If the adopted child has lived with the family (adoptive parents) under legal authority for 2 years, he/she would be regarded as a child under immigration law and may be able to get a green card at the same time parents get a green card. Otherwise, adopted children would also be under this category.

F2B. Unmarried Sons and Daughters (21 years of age or older):
23% of the overall second preference limitation.

Married Son/Daughter:
There is no visa category for married son or daughter of permanent residents. If an unmarried son or daughter of a permanent resident marries before the permanent resident becomes a U.S. citizen, any petition filed for that son or daughter will be automatically revoked.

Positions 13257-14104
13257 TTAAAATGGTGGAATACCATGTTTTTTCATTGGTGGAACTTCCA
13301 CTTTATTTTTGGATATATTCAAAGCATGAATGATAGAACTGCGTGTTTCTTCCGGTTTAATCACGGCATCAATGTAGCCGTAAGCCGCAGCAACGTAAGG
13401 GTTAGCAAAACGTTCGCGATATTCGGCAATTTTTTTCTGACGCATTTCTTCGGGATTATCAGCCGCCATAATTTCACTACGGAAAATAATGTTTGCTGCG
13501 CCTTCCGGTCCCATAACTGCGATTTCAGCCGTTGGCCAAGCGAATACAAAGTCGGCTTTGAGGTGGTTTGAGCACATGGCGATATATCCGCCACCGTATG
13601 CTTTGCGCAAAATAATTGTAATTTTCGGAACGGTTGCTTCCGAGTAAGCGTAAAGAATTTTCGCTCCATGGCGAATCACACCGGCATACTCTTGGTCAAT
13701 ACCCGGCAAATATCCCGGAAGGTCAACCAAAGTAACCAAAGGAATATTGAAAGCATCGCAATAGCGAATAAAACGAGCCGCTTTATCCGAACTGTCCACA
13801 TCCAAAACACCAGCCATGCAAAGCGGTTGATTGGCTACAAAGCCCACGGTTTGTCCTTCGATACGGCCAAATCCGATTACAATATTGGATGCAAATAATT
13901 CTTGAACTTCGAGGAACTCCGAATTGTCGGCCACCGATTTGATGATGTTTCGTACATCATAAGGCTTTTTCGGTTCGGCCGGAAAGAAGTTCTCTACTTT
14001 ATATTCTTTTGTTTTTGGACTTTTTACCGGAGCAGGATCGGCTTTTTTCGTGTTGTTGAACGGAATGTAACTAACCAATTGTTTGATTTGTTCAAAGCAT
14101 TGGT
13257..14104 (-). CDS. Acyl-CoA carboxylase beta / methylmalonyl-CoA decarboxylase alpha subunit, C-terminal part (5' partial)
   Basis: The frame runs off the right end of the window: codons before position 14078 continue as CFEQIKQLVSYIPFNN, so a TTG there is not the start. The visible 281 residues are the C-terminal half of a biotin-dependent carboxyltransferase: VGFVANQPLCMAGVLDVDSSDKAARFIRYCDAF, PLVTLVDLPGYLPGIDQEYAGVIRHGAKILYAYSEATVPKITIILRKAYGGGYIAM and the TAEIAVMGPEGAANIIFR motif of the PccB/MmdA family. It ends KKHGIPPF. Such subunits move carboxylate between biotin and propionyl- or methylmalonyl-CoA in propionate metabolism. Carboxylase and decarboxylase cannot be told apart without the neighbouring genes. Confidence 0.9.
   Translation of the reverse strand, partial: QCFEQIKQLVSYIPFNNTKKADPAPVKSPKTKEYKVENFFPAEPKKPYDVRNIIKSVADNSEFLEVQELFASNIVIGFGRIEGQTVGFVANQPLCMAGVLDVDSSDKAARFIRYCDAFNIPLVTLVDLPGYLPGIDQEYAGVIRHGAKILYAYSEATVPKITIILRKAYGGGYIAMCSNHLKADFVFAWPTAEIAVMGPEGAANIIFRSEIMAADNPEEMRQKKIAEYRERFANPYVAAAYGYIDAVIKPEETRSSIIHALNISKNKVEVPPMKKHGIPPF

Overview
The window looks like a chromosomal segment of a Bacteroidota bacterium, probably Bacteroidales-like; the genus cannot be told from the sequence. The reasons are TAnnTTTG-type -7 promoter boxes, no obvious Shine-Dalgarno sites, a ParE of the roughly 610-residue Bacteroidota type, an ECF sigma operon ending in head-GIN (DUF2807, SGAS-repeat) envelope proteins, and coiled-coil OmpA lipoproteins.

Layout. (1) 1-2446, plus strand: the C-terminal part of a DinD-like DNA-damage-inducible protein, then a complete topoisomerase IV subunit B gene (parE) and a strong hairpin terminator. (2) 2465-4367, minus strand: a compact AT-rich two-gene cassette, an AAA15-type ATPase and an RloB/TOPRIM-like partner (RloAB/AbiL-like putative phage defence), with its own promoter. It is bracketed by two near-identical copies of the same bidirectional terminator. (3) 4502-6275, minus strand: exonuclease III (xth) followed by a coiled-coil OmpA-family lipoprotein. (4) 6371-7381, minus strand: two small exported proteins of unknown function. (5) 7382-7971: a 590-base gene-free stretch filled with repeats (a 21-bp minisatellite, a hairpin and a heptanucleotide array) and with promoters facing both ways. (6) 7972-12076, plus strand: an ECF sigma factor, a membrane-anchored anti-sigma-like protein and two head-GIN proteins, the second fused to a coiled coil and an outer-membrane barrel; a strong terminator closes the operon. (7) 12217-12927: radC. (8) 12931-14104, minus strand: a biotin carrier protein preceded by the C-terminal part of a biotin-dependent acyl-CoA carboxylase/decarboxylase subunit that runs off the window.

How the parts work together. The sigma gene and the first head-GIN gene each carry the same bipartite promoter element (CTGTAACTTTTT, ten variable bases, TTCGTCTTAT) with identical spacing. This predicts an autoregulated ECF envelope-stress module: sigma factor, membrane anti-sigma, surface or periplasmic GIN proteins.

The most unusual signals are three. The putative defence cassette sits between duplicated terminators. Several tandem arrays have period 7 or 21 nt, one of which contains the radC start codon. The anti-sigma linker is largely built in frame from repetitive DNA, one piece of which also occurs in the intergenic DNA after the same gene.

Family Third Preference (F3)
Married sons and daughters (any age) of U.S. citizens.

Quota: 23,400/year plus any visas not used by F1 and F2 categories.

As always, each son or daughter must have, at some earlier point, met the definition of "child" for immigration law purposes.

Family Fourth Preference (F4)
Brothers and sisters of United States citizens, and their spouses and children, provided the U.S. citizens are at least 21 years of age.

Quota: 65,000 per year.

To qualify under this category, the sponsoring citizen and his or her sibling must both meet (or have met) the definition of "child" in relation to the same parent.

Permanent residents can not petition for their brother(s) or sister(s).

It is not possible to sponsor other relatives such as an uncle/aunt, nephew/niece, cousin, in-laws, grandparents for a family based green card. You may be able to invite them on a temporary visitor visa. It may be possible for them to come on their own through other means such as H1 visa, employment based green card etc. But that is on their own, not based on your relationship with them.